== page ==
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Displaying first 25 items in reverse date order (default)

Calls for Asbestos Action

Feb 26, 2017

In a letter to India’s Minister of Environment Anil Madhav, who in August 2016 publicly spoke of the need to protect citizens from the risk of contracting asbestos diseases, grassroots activist Jagdish Patel from the Occupational and Environmental Health Network of India urged the Minister to work with government colleagues to end toxic exposures and support efforts by the United Nations Rotterdam Convention to include chrysotile (white) asbestos on a list of substances subject to regulatory controls. The next meeting of the Rotterdam Convention will take place from April 24 to May 5, 2017. See: In 2017 at COP 8, India has another opportunity to support the listing of chrysotile asbestos in PIC.

Basque Asbestos Verdict

Feb 26, 2017

For the first time, a Basque city has been condemned for toxic asbestos exposures to a municipal worker. The claimant’s verdict was handed down by a court in the city of Vitoria-Gasteiz, the capital city of the Basque Autonomous Community, against the City of Llodio. The family of municipal employee Kepa Galdos, who died in 2012 from mesothelioma, was awarded €133,806 (US$141,320) for the municipality’s failure to prevent toxic workplace exposures to asbestos. Welcoming the verdict, the Association of Asbestos Victims of Euskadi condemned the Mayor’s “total contempt and lack of sensitivity to the victims of asbestos.” See: Press Release by Association of Asbestos Victims of Euskadi.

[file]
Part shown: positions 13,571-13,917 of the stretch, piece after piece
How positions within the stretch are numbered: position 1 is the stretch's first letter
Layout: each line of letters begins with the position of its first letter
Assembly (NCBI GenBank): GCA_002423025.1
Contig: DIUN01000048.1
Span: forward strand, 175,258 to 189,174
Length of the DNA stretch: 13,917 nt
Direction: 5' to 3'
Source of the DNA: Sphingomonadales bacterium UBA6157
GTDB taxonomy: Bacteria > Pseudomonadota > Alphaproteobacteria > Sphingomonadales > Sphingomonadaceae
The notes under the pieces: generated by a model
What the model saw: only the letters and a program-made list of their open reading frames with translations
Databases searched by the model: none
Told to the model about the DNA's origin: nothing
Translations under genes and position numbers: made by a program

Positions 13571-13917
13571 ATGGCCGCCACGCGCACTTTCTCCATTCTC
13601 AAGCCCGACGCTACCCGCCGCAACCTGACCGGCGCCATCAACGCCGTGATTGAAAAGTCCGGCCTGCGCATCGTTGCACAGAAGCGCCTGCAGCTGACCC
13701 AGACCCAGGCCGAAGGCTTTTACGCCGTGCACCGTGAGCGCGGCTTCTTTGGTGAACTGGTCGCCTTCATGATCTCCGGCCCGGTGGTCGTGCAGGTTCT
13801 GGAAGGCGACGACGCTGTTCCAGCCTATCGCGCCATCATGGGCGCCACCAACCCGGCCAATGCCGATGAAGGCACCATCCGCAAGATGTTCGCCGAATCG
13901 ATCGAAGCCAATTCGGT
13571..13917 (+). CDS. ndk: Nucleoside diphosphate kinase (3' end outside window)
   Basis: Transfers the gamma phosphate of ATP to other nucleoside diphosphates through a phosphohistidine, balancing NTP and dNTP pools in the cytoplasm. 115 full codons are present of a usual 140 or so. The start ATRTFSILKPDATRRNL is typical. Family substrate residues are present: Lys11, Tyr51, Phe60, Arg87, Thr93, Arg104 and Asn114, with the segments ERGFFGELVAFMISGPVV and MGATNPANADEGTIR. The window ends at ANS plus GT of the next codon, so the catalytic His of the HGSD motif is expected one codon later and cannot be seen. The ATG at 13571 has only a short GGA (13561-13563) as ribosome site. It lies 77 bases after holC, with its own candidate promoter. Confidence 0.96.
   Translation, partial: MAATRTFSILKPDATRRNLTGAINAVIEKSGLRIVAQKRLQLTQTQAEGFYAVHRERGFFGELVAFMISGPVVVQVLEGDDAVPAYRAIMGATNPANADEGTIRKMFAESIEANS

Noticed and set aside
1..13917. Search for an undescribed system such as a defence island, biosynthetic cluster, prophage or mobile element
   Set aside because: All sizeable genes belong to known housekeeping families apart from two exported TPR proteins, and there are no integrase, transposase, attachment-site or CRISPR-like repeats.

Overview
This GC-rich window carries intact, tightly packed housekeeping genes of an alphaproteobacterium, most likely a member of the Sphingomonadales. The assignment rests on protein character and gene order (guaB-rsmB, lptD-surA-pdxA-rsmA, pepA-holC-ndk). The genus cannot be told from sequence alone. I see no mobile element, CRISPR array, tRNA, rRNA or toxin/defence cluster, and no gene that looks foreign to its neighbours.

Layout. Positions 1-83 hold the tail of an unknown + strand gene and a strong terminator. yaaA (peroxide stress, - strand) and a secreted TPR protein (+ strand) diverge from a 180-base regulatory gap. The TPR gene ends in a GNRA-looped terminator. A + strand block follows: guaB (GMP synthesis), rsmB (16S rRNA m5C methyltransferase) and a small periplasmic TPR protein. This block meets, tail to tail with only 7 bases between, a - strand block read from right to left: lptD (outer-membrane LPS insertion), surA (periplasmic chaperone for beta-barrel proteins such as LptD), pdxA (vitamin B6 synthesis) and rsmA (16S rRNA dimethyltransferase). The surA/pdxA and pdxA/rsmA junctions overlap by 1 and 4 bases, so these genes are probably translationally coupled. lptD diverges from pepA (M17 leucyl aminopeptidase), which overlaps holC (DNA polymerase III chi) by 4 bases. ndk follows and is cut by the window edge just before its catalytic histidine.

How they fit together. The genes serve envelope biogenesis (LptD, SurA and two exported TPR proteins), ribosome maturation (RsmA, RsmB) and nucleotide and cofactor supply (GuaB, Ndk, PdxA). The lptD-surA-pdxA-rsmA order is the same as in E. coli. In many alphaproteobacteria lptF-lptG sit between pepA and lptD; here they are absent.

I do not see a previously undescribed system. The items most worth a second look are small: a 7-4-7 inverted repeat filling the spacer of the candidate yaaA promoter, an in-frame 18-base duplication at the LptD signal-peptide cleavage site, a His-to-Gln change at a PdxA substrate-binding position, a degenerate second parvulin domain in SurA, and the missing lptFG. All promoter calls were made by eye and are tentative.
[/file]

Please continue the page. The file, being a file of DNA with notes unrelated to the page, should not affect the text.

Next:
Scandal: Asbestos in Schools

Feb 25, 2017

A report published on February 23, 2017 by the UK government’s Education Funding Agency (EFA) revealed that 20% of schools attended by 1 million children were “not fully compliant” with asbestos procedures “in that they did not have fully documented plans, processes and procedures in place at the time of the data collection, or did not know if asbestos was present.” Chris Keates, general secretary of the teaching union NASUWT said that: “These results seriously call into question the DfE’s fundamental assumption that asbestos can be managed safely left in situ, as clearly this is not happening in too many cases.” See: Asbestos in schools is a ‘serious’ problem, Government report finds.

Ban Asbestos Bill

Feb 24, 2017

A press release issued yesterday (February 23) by Bob Bailey, a Member of Ontario’s Provincial Parliament (MPP) announced that the second reading of the Asbestos Use Prohibition Act was to take place in Ontario’s Legislative Assembly yesterday afternoon. The bill calls for a ban on the use, reuse, import, transport or sale of asbestos in Ontario and requires the province to set up a public registry of buildings which are owned or leased by the province that contain asbestos. An online petition in support of this bill has also been launched by MPP Bailey. See: press release announcing second reading of Bill 88.

Asbestos Lawsuit by Ministry

Feb 24, 2017

Paraná’s Public Ministry of Labor (MPT) has filed a multimillion reals public civil action against Brazil’s Eternit asbestos company for occupational asbestos exposures at its factory in the city of Colombo. The evidence submitted by the MPT includes data collected since 2008 during inspections carried out at the Eternit facility that substantiated the avoidable risks to the workers in light of the availability of safer fibers and technologies for the production of products such as roofing tiles and water tanks. See: Ministério Público pede indenização de R$ 85 milhões contra a empresa Eternit [Attorney General seeks compensation of R$ 85 million against Eternit company].